Thursday, January 25, 2018
Glaad Stats Show Anti-Gay Animus On Upward Trend Since Trump Election
Now in its fourth year, the annual report probes attitudes towards LGBT people. It was compiled in conjunction with the Harris Poll.
Approximately 2,000 non-LGBT respondents are asked questions about how comfortable or uncomfortable they feel in relation to LGBTQ people.
For example: How comfortable would they feel to discover their doctor is LGBTQ? Or seeing a same-sex couple holding hands?
In 2014, 2015 and 2016, respondents showed a gradual but definite move in the direction of acceptance. However, in 2017, that trend went in the opposite direction.
For example, when asked how comfortable they would feel if their child was place in a class with an LGBT teacher in 2014, 30% said ‘very comfortable’ or ‘somewhat uncomfortable’. This dropped to 29% in 2015 and 28% in 2016, before rising to 31% in 2017.
Respondents, based on their answers, were designated as ‘allies’, ‘detached supporters’ or ‘resisters’, based on how comfortable or uncomfortable they felt around LGBT people. Again, the 2017 report found a shift from allies to detached supporters.
Speculating on the reasons for this reversal, GLAAD points the finger at the change in government: ‘2017 brought heightened rhetoric toward marginalized communities to the forefront of American culture.
‘Policies and headlines ran that were anti-LGBTQ including the President’s proposed ban on transgender people entering the US military, confirmation of a Supreme Court justice opposed to marriage equality, and the passage of a state law in Mississippi which allows businesses to legally deny service to LGBTQ families.’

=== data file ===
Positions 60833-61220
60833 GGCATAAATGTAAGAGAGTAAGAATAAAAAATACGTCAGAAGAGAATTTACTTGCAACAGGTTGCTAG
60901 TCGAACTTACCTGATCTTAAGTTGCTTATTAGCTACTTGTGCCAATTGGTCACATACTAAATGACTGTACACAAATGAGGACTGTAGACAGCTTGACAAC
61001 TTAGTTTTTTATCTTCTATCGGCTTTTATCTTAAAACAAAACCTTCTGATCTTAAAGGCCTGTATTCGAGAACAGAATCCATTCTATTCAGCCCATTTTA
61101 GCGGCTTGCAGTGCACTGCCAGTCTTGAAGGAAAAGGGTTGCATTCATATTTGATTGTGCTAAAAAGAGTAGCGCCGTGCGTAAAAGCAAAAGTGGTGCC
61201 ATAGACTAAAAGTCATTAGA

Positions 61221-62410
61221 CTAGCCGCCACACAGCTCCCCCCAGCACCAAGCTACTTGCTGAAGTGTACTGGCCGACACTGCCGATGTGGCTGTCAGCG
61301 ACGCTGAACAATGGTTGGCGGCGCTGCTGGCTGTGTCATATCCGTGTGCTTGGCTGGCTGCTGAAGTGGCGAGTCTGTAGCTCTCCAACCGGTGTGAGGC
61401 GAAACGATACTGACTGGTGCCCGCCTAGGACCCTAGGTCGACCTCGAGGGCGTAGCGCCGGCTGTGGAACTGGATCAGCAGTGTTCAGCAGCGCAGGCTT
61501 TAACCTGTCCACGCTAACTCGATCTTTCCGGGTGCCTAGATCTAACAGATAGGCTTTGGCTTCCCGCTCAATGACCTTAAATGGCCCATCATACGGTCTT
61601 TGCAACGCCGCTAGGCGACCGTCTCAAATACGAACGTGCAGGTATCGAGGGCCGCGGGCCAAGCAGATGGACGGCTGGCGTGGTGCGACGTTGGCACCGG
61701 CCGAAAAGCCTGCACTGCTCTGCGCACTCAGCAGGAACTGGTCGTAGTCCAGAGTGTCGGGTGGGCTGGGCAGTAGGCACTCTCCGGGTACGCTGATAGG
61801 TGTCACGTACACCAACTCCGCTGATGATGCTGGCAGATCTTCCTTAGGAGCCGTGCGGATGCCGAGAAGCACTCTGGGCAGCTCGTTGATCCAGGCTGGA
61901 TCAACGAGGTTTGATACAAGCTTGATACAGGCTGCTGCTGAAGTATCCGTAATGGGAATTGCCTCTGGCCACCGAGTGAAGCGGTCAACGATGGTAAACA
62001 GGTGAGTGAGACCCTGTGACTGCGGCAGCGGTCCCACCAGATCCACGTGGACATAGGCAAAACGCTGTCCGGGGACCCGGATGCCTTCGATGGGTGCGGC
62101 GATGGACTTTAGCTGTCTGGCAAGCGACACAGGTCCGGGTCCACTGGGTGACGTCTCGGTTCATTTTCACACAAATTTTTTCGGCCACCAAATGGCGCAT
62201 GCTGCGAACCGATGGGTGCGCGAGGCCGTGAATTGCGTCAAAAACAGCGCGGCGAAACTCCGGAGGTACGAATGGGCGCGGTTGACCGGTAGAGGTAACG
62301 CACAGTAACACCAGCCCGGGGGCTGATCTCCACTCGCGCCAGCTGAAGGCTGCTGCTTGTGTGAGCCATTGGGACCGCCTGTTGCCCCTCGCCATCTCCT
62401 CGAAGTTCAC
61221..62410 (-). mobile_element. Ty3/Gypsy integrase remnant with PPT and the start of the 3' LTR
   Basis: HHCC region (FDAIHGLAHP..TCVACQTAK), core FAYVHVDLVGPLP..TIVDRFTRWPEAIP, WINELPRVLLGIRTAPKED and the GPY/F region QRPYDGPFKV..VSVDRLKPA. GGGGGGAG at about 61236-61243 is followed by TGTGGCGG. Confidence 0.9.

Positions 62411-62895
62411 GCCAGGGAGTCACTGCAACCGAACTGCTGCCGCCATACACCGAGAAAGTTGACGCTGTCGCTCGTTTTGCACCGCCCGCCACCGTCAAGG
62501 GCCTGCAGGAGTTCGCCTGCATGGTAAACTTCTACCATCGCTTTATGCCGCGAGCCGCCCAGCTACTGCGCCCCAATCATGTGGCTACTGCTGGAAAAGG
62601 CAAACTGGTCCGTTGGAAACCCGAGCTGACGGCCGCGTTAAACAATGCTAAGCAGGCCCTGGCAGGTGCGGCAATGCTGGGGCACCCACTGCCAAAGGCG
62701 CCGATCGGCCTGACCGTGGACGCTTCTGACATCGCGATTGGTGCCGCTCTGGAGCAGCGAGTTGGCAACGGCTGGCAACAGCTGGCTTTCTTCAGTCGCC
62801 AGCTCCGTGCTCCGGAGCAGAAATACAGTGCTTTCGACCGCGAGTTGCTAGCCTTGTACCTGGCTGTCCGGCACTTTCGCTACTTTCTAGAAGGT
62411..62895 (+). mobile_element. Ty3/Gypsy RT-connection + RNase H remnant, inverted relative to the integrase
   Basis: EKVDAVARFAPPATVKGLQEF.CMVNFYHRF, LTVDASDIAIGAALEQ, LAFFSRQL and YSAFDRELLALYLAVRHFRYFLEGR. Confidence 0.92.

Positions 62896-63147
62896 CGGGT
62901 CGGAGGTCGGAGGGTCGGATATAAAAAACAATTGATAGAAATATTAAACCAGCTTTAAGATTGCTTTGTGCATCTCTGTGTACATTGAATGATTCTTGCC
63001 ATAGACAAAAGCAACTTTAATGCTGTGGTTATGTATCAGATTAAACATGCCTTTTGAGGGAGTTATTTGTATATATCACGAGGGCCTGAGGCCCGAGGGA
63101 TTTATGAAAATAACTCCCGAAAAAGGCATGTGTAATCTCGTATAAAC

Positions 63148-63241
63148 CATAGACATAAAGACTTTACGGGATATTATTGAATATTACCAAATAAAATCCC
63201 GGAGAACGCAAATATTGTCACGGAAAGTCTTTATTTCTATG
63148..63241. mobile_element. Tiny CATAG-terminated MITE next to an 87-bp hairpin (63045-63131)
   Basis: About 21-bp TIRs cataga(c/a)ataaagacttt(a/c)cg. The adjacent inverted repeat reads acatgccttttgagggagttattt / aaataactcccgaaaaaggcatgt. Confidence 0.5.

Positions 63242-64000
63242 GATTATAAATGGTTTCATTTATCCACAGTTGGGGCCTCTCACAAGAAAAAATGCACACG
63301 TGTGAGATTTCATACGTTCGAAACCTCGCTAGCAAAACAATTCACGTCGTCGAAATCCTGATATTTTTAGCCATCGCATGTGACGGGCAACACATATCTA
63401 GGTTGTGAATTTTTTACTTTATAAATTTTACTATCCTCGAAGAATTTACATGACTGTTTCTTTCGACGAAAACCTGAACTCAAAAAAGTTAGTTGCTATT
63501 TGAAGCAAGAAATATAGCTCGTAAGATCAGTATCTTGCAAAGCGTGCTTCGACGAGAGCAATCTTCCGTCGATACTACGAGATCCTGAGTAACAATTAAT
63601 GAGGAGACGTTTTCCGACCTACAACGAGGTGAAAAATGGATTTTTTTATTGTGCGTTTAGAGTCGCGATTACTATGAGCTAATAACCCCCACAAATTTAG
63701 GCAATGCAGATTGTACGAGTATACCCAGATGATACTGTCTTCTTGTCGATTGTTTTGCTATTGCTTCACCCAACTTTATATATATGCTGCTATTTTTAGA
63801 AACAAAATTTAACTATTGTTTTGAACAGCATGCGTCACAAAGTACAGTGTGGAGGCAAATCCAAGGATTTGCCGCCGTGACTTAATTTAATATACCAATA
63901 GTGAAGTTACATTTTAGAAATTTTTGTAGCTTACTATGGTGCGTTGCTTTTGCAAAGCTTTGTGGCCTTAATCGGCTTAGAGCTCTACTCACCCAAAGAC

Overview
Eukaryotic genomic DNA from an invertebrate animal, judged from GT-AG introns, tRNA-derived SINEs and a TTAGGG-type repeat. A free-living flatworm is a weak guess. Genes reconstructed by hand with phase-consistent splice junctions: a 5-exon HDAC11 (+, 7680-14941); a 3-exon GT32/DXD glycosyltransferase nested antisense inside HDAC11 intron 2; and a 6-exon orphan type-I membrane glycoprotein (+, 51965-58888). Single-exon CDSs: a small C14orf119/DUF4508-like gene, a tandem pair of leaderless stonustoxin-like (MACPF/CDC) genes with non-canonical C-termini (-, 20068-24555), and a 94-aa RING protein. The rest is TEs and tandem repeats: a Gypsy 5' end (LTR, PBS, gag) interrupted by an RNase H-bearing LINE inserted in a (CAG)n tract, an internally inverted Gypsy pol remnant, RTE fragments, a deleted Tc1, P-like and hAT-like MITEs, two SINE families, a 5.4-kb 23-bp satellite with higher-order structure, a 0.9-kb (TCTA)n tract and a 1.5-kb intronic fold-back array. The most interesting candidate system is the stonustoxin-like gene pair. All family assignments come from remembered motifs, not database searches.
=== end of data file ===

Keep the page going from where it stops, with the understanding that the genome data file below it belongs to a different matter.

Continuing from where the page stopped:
It also noted a reduction in LGBT visibility in the news and media.
The report was unveiled to coincide with the World Economic Forum in Davos, Switzerland. At the same time, GLAAD announced it was to benefit from a $15 million lead gift from the Ariadne Getty Foundation to help fund its work.
‘In the past year, there has been a swift and alarming erosion of acceptance which can only be fought by being visible and vocal,’ said GLAAD President and CEO Sarah Kate Ellis.
‘This report puts numbers to the bias that too many LGBTQ Americans have recently experienced. GLAAD is fighting the rollback by enlisting philanthropic leaders like the Ariadne Getty Foundation and global change makers attending the World Economic Forum to use their platforms and move our community forward.’
Earlier this week the National Coalition of Anti-Violence Programs (NCAVP) released a report that showed a shocking increase in violence against LGBT people in the US. It reported 52 LGBT-related homicides – an 86% increase on 2016.
Transgender women, cisgender men, and people of color faced the most violence. A majority of the victims (67%) were under the age of 35.
Posted by Ulf Raynor at 12:55 PM